Updated: Nov 29, 2021
Hopefully I've already convinced you why I think you should give time trialling a go in my first blog in the series here. Now onto how.
Whilst people often think that time trials are the preserve of lycra clad men on very pimped up bikes and pointy helmets and long socks, that’s certainly not the case. Firstly time trials are open to everyone, and everyone can gain something from taking part. And secondly there are lots of ways to improve your speed on the bike without spending lots of money on TT bikes, wheels and helmets. Here’s my five top tips on getting involved.
1) Find an event! Sounds simple but the CTT website can be a little impenetrable at first. When looking for races, I select all the areas nearish to me (press control to select more than one) and the date(s) and distance(s) I want and then just look through everything that comes up to see if it’s of interest (whether it’s close enough, if I like the look of the course - most but not all will have a course map). It’s also worth asking around local clubs for suggestions or whether they have races you can enter.
2) Getting yourself aero – whilst people tend to focus on kit, the biggest thing creating drag is not your bike but you. Don’t be tempted to think I’m slow, there’s no point in getting aero – whilst it’s true that the faster you go, the more important position becomes, if you’re slower, you’ll be out there for longer, so even a few watts saved will have a big impact over time.
To hold your position you need to train it. Just like all other elements of training – the more you do it the easier it gets but if you do too much too soon you risk getting injured. Build up time in position over time.
Aim to make the smallest hole punching through the air at the front, so hands down low on aero bars/ drops, shoulders narrow, elbows and knees in close, head low (and looking forwards, not down! On the turbo choose a spot on the wall ahead to focus on, often the muscles that hurt the most on a TT are those in the eye socket or neck) etc. Start on easy sessions/ recovery intervals, but then build up to holding at race pace. On the turbo set up a mirror/ phone so you can check your position, and make sure it doesn’t drift over time.
And make sure you’re practicing bike handling in position as well, there’s no point in having aero bars if you slow down because you’re not confident on them, or you’re dragging round dead weight because you don’t stay down on them. Make sure you’re happy in the wind, especially cross winds, going around potholes, drinking and eating etc, all whilst staying as aero, and safe, as possible.
You need to be able to hold the position the whole time, and if you’re a triathlete you need to be able to run off the bike, so there may be some compromises to make on position to balance aerodynamics with comfort. But this is what you will test and dial in with practice.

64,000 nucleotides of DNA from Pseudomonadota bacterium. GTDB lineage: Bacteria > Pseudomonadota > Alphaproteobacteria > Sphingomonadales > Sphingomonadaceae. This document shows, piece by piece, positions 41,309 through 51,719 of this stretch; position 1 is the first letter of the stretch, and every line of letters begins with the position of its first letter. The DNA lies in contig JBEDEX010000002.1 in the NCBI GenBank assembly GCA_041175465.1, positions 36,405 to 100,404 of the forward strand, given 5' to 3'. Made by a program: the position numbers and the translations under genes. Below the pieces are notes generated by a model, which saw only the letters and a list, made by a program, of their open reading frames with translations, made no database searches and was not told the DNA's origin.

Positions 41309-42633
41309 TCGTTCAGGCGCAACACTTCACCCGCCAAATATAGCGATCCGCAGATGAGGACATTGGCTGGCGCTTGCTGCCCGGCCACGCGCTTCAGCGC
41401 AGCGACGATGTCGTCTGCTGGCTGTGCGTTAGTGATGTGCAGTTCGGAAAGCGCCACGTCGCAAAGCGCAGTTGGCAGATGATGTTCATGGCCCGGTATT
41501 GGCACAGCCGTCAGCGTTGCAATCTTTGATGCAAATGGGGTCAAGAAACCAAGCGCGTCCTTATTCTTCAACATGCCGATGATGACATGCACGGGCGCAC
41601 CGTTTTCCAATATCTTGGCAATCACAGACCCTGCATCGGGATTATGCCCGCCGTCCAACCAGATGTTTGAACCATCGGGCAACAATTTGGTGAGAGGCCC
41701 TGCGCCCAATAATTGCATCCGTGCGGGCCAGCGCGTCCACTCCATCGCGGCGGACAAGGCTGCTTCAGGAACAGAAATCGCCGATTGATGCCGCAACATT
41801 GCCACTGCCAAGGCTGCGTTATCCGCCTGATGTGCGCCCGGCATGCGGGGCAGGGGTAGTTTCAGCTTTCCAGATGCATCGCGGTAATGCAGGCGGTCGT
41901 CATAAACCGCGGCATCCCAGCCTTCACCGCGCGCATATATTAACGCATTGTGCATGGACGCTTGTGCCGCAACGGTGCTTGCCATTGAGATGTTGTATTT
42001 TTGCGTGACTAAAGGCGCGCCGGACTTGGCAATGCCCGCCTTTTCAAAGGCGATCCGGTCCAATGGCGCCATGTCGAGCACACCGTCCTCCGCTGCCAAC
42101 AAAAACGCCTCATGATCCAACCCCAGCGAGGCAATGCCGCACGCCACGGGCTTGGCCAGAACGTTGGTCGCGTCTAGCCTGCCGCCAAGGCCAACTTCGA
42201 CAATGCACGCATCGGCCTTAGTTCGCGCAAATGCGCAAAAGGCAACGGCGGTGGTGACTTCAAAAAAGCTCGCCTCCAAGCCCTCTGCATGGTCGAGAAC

3) Getting aero – your kit: Firstly don’t stress about kit – remember you’re going for your best time, and if that’s your best time without any special kit, then that’s your best time. It’s only if you're competing with others that you might want to get more serious on kit (if you’re doing TTs to practice for triathlon, only invest in kit that you would also use for tri).
Secondly make sure you’re not wasting watts unnecessarily – so e.g. you don’t have to get a skin suit, but do go for your tightest fitting jersey, get rid of the creases and anything flapping or dangling out the pockets, pin the number on well, don’t carry unnecessary water bottles (unless they are designed to make your bike more aero), check your tyre pressure, that cleats aren’t worn, and clean your chain!!!
Then if you’re up for spending some money focus on £ per watt savings rather than what looks fast. For example latex inner tubes are one of the best £/watt saving. As are decent tyres (e.g. GP 5000s). Don’t even think of getting new wheels til you’ve sorted those. Dan Bigham's Watts it Worth blog is a bit out of date but it’s a good starting point.
4) Set yourself some goals – at first that could be as simple as just doing your first time trial. But after that, hopefully you liked it enough (maybe ‘like’ isn’t the right word!) to do another one. Consider setting yourself a target time to aim towards (remembering that conditions on the day can make a big difference) or new distances to try. You might want to look at the BBAR or VTTA where you compete across a range of distances to set your fastest average speed.
5) Start looking for areas to improve - If your goal is to get faster then start analysing your races to see where you can improve. If you went slower than you’d expected was it that you didn’t put enough power? In which case you probably want to look at your training (I’ve not talked training at all here as that’s a whole subject in itself but, in short, a structured training plan is far more effective than just riding a lot), pacing, mental training or nutrition. Or was your power on target but you didn’t go as fast as expected, in which is its more likely you need to work on position or handling.
For more on structured training plans and coaching see here.